WBIR reports this morning on Corporal Darin Gallow, a veteran who now works for the Blount County Sheriff's Office, who is receiving praise for spending over two hours talking to a man who had decided to take his own life:
The post stated that Gallow used his crisis intervention skills he learned during his many years in the military and while working in law enforcement.
Gallow talked to the man for over two hours and even gave him a bottle of water while he was still holding the gun.
Despite all the progress made, the post explained that the man began to show more emotion and shoved the gun deeper into his sternum.
Thinking quickly, Gallow calmed the man down by discussing with him that suicide is not the answer and offered the man a cigarette in exchange for the gun.
"I keep cigarettes in my car. I don't smoke, but I keep them for people in crisis situations like this because they tend to smoke cigarettes to calm down," Gallow said in an interview.
This comes as the suicide rate among veterans continues to skyrocket. MILITARY TIMES (via TAMPA BAY TIMES) notes:
The suicide rate among active-duty troops and veterans has outpaced the also-rising rate in the general population in recent years, but with so many risk factors inherent to military life, it’s difficult to pin down why.
There’s no one reason for it, according to a study released Monday by the Costs of War Project, and the way the Defense Department and VA track suicides might mean even their growing numbers are incomplete.
“The report notes that the increasing rates of suicide for both veterans and active duty personnel are outpacing those of the general population ― an alarming shift, as suicide rates among service members have historically been lower than suicide rates among the general population,” according to a news release.
The Veterans Crisis Line is 1-800-273-8255. Veterans can also click here and scroll down to speak with someone online. Here's the press release from The Costs of War:
Suicide rates among active military personnel and veterans of the post-9/11 wars are reaching new peaks. This report uses governmental data, secondary literature, and interviews to document a suicide epidemic that is emerging among post-9/11 fighters as part of a broader mental health crisis.
The study finds that at least four times as many active duty personnel and war veterans of post-9/11 conflicts have died of suicide than in combat, as an estimated 30,177 have died by suicide as compared with the 7,057 killed in post-9/11 war operations. The report notes that the increasing rates of suicide for both veterans and active duty personnel are outpacing those of the general population - an alarming shift, as suicide rates among service members have historically been lower than suicide rates among the general population.
The report finds that these high suicide rates are caused by multiple factors, including risks inherent to fighting in any war such as high exposure to trauma, stress, military culture and training, continued access to guns, and the difficulty of reintegrating into civilian life. But the study finds that there are factors unique to the post-9/11 era, including a huge increase in exposure to improvised explosive devices (IEDs), an attendant rise in traumatic brain injuries (TBIs), and modern medical advances that have allowed service members to survive these and other physical traumas and return to the frontlines in multiple deployments. The combination of multiple traumatic exposures, chronic pain, and lasting physical wounds is linked to suicidal behaviors.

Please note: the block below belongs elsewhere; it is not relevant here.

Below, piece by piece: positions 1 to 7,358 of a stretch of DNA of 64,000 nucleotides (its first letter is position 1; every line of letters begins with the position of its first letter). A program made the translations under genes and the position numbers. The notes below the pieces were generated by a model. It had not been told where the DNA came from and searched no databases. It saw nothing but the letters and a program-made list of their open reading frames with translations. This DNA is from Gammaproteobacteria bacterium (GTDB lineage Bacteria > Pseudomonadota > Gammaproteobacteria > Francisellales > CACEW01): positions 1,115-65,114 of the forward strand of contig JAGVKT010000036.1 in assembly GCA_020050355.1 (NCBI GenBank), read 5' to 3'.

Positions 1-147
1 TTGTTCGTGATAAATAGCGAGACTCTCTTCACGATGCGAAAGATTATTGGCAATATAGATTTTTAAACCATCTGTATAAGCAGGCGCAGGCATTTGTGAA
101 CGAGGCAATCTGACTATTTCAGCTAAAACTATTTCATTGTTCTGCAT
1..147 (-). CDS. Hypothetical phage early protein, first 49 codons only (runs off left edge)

Additionally, the sheer length of the war has kept service
members in the fight longer, providing more opportunities for traumatic
exposure, and fueling a growing disapproval and ignorance among the
public that has only enhanced veterans' difficulty finding belonging and
self-worth as they reintegrate in society.
PDF format warning, click here for the paper on this from The Costs of War. The report comes as June, the month of national awareness for Post-Traumatic Stress -- winds down.
The VA offers these links for additional data:
Veteran Suicide Data and Reporting
Safe Reporting on Suicide provides guidance on how to communicate about suicide in a safe and ethical manner, correct misconceptions, convey hope and encourage help-seeking behaviors among those at risk for suicide. Information was adapted from reportingonsuicide.org
National Veteran Suicide Data and Reporting
The VA conducts the largest national analysis of Veteran suicide rates each year. Findings are made available to the public in an Annual Report.
State-Level Veteran Suicide Data: 2018 Update
2018 state level suicide findings are now available as part of the 2020 National Veteran Suicide Prevention Annual Report release. The state data sheets are a critical tool to help VA and state-level partners design and execute the most effective suicide prevention strategies. View and download the state data sheets below.
View Individual State Data Sheets
IAVA works on the issue of suicide and on the issues of various forms of treating veterans. Today, they have an event:
FOR IMMEDIATE RELEASE:
June 17, 2021
New York, NY – On Tuesday, June 22nd, Iraq and Afghanistan Veterans of America (IAVA) will partner with the National Cannabis Festival and cannabis advocates to host a panel discussion on alternative therapies for veterans.
“Among IAVA members, nearly 90% agree with further researching cannabis for medical uses,” said Travis Horr, Director of Government Affairs at IAVA. “As a leading veteran service organization, it is our duty to advocate for the care they need.”
Travis Horr, Director of Government Affairs of IAVA, will be joined by Caroline Phillips, Founder and Executive Producer, National Cannabis Festival, Principal, THS Presents and Deputy Director, Supernova Women, and Dr. Sue Sisley, MD, Advocate for Medical Cannabis Research, Patients, and Reform.